Three Simple Questions
The book of James is a simple book. It is no surprise, therefore, that James begins the final section with some simple questions and answers.
1) “Is anyone among you suffering? Then he must pray” (5:13a). Suffering is a broad term. It might include sickness or bereavement, mistreatment or persecution, even being disappointed or disheartened. Earlier, James noted that Christians “encounter various trials” (1:2). Paul used this same term of the challenges a preacher faces in his work (2 Timothy 4:5).
What do we do in such circumstances? James says to pray. Popular alternatives—alcohol, pills, moaning, grumbling, perhaps retaliation—only make us feel worse. But what do we pray for? Some pray, “Why me? Why am I having to face this?” Surely we can do better than that! James says to pray for wisdom (1:5), wisdom to see benefit that can come from the challenge before us. We might pray for strength and patience to endure. We might pray that God will help us be examples in this phase of life as well as in its more pleasant moments. If we are suffering at the hand of another, we ought to pray for our enemy (Matthew 5:44), as well as praying that our attitude and conduct toward him will be what it ought to be.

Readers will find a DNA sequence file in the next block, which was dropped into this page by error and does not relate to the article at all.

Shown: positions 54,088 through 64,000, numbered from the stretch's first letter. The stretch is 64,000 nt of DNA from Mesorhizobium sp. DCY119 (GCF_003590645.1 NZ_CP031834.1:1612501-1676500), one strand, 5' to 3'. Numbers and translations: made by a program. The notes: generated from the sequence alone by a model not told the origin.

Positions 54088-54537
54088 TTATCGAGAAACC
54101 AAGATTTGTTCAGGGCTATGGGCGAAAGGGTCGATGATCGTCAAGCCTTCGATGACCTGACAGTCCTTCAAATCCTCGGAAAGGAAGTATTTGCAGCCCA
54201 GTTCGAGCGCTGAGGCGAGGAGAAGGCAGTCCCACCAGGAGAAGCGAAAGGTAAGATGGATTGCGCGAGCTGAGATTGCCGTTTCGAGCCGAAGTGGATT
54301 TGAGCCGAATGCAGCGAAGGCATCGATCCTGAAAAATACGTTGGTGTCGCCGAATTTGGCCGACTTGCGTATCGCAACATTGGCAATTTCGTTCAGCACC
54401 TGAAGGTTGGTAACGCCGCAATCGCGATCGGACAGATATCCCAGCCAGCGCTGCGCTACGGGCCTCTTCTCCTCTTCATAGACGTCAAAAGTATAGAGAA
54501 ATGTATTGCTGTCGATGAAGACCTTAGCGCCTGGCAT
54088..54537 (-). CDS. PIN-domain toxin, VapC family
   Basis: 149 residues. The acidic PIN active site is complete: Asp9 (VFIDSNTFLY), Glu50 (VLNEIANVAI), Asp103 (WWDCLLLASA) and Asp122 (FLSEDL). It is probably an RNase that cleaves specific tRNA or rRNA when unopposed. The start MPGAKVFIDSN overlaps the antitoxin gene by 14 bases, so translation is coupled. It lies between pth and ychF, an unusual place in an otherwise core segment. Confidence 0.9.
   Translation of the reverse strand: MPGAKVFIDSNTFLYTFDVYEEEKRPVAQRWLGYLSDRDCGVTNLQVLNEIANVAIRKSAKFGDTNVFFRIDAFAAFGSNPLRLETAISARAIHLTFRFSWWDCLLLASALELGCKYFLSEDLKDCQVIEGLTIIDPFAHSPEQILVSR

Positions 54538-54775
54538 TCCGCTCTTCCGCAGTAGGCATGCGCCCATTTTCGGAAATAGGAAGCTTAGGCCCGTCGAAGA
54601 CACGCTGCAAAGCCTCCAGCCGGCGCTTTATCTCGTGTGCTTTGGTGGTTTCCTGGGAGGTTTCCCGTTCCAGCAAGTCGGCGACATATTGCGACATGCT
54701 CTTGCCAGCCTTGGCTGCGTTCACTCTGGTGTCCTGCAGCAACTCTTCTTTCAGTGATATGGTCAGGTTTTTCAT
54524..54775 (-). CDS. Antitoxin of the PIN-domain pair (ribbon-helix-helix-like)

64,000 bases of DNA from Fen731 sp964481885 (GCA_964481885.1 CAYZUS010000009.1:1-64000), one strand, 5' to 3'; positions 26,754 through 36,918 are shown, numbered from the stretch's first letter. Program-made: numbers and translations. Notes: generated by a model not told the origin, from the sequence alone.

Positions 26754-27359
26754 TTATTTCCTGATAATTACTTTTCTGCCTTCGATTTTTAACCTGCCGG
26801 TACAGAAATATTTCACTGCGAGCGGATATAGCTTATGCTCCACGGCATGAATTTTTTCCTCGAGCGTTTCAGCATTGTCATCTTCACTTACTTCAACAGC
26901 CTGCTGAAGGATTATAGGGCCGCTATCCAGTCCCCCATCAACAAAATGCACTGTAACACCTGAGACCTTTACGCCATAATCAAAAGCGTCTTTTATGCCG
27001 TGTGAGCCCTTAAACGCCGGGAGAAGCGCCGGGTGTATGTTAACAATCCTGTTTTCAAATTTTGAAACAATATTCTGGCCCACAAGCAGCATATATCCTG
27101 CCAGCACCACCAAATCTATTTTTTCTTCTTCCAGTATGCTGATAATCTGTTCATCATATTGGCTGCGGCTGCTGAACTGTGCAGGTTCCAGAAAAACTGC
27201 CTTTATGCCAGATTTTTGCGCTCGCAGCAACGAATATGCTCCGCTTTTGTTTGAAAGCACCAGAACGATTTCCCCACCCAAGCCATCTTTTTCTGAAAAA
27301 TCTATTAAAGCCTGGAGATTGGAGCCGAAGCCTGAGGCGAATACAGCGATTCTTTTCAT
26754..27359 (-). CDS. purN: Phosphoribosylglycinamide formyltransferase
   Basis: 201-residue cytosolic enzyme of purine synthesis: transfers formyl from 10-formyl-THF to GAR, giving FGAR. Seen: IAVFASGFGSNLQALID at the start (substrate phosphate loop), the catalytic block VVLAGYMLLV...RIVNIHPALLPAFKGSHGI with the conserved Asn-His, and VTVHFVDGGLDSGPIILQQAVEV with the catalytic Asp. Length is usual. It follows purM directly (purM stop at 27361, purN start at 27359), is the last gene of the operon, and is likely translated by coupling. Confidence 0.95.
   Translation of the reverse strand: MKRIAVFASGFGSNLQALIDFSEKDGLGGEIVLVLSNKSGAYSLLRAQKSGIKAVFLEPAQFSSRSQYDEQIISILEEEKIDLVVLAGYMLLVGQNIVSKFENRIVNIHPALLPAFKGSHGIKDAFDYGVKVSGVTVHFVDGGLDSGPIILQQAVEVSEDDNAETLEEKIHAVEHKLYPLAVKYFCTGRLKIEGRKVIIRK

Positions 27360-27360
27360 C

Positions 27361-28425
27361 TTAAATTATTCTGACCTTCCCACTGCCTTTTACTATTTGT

2) “Is anyone cheerful? He is to sing praises” (5:13b). Here is the opposite feeling, a high instead of a low. Once again, James calls for a worshipful response. Sing praises. Since every blessing is from above, it should be natural for us to praise the source of all the good in our lives. Colossians 3:16 urges, “singing with thankfulness in your hearts to God.”
It should be noted that these two conditions and responses are not necessarily mutually exclusive. One might pray when he is cheerful, and he might sing even though he is suffering. In fact, we can be cheerful amidst suffering. The apostles rejoiced that they suffered for the name of Jesus (Acts 5:41). Paul and Silas sang hymns of praise to God when they had been beaten and were fastened in stocks in the inner prison (Acts 16:24). No matter the circumstance, some form of worship is always timely!
3) “Is anyone among you sick? Then he must call for the elders of the church . . .” (5:14a). James’s third question gets more specific. Someone is sick; the ensuing discussion suggests a serious condition. Physical sickness is clearly indicated, yet spiritual sickness is also mentioned. In some cases the two are related, but it is a mistake to always insist that there is a direct connection (John 9:3).
James charges the sick man to take action: “he must call for the elders.” Sick people do not wait for the doctor to contact them; they take the initiative. Sick Christians need to do that with their elders. Why call the elders? What are they to do? We will answer those questions next week.